Home Financial Record Vacant beachfront property in Hawaii sells for a record $33.75 million

Vacant beachfront property in Hawaii sells for a record $33.75 million

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Hawaii (Getty)

Hawaii’s price spike continued this week when a beachfront property on the Big Island sold for $33.75 million – a record for the region.

The Wall Street Journal reports that the vacant 3.7-acre lot in the gated Kaupulehu neighborhood comes with plans for an 18,600-square-foot Paul McClean-designed mansion that includes a free-standing guesthouse and swimming pool.

The property was purchased by an LLC related to Bay Area investor John Warren and his wife, Stephanie Warren, according to the report, and the seller is a company related to commercial real estate developer Carl Panattoni, the founder of Panattoni Development.

Listing agent Carrie Nicholson of Hawai’i Life told the newspaper that Panattoni bought the three adjoining lots on the island’s west coast for a total of $24.5 million between 2006 and 2007. After hiring l Californian architect McClean to design a house for him there. , he then decided to spend more time at his home in Florida.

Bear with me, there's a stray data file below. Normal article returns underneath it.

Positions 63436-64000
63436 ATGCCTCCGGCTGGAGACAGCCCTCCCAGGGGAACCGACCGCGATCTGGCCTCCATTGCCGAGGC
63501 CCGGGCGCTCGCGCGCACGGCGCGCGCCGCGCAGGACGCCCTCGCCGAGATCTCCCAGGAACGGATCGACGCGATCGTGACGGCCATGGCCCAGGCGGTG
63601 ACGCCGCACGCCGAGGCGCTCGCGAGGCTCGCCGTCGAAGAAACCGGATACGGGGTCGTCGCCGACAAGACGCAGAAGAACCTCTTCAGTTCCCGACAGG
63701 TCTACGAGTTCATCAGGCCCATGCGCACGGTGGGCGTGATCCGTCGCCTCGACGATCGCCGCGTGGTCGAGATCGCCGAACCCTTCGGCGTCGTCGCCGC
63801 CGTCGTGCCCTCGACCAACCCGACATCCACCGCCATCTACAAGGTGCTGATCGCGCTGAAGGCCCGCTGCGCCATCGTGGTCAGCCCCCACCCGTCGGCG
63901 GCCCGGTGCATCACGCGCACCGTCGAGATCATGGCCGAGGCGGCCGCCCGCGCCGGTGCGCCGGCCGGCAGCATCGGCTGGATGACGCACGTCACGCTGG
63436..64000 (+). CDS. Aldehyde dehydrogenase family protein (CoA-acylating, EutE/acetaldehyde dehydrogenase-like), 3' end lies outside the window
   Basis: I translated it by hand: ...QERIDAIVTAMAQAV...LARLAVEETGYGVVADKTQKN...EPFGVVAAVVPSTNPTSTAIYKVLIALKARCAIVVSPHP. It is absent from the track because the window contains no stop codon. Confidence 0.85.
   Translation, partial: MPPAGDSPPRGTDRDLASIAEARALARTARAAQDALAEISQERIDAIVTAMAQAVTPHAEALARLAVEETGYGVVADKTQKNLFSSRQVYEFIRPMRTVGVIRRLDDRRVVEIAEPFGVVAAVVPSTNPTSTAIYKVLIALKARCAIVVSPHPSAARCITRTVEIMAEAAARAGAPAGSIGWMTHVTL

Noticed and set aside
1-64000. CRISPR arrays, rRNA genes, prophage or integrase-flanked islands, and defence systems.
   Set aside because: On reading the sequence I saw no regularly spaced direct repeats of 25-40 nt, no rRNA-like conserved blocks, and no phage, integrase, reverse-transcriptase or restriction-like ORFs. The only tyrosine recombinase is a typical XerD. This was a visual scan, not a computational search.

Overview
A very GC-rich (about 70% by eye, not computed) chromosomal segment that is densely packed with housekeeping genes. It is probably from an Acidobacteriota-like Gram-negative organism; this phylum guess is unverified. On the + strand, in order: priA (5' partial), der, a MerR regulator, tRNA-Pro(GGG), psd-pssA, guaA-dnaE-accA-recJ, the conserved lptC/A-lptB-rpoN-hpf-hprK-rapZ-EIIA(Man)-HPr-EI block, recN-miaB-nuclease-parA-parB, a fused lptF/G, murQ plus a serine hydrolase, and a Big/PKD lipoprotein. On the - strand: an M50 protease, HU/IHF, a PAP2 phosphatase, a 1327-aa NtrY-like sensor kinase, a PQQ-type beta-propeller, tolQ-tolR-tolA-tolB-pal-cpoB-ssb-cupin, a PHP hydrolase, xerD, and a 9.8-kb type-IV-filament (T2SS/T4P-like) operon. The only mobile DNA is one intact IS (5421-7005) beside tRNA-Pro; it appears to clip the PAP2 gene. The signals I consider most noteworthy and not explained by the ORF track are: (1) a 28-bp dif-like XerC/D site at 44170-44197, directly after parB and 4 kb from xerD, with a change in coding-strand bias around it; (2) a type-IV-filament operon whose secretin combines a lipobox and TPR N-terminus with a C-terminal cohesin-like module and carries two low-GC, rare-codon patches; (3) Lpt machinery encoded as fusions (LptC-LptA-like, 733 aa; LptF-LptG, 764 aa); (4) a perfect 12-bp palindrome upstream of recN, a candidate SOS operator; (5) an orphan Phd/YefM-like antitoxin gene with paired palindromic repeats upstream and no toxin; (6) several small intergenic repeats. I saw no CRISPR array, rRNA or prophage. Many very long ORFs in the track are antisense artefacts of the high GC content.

Or, it could just be a good time to sellwhile Hawaii becomes the favorite place for billionaires to settle.

Wall Street and tech icons, including Facebook founder Mark Zuckerberg, eBay founder Pierre Omidyar, Salesforce architect Marc Benioff, Starbucks honcho Howard Schultz, Amazon launcher Jeff Bezos and venture capitalist Peter Theil are now all full-time residents of Aloha State – where sales of properties costing $10 million or more have increased six-fold over the past year.

The big moves of the big players have come despite the local government of the 50th state offering no financial incentive for such a move – instead relying on the islands’ natural beauty, year-round good weather and the distance from the mainland, which confers a certain intimacy to those who live there.

The previous sales record for the state’s eponymous large island was a $30 million deal for a much larger stretch of land – 130 acres – in 2006, according to the report.

[Wall Street Journal] — Vince DiMiceli